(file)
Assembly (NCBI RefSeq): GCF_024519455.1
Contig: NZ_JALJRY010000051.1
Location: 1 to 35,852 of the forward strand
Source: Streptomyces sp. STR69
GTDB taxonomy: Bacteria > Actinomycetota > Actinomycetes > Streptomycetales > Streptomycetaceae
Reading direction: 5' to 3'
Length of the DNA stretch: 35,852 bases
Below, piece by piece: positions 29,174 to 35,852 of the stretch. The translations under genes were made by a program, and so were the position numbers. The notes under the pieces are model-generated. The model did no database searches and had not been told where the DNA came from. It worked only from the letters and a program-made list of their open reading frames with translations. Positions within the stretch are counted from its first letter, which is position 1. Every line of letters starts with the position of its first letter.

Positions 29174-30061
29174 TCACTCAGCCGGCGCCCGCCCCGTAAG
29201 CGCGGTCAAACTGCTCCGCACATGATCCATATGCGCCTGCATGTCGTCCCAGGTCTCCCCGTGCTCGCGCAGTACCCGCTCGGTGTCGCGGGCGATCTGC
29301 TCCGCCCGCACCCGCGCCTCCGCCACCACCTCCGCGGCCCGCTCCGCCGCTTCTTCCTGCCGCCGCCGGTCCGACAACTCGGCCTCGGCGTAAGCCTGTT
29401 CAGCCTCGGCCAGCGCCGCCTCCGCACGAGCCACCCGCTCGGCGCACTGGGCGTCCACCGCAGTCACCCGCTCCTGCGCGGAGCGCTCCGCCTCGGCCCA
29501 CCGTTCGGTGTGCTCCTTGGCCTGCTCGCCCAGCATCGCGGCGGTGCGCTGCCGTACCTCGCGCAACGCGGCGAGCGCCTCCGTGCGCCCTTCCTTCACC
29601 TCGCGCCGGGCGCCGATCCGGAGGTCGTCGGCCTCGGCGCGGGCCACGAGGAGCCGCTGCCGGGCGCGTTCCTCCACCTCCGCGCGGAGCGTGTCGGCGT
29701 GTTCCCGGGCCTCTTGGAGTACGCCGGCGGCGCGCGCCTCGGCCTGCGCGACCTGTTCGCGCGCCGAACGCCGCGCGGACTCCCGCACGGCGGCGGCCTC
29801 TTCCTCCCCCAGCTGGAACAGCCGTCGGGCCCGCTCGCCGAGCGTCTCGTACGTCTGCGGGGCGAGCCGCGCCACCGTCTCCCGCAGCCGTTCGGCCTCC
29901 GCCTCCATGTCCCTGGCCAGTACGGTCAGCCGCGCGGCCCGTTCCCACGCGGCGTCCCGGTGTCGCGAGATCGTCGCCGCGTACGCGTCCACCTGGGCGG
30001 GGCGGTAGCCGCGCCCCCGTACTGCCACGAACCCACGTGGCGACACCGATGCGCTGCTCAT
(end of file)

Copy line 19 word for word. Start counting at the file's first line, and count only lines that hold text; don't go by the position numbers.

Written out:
30001 GGCGGTAGCCGCGCCCCCGTACTGCCACGAACCCACGTGGCGACACCGATGCGCTGCTCAT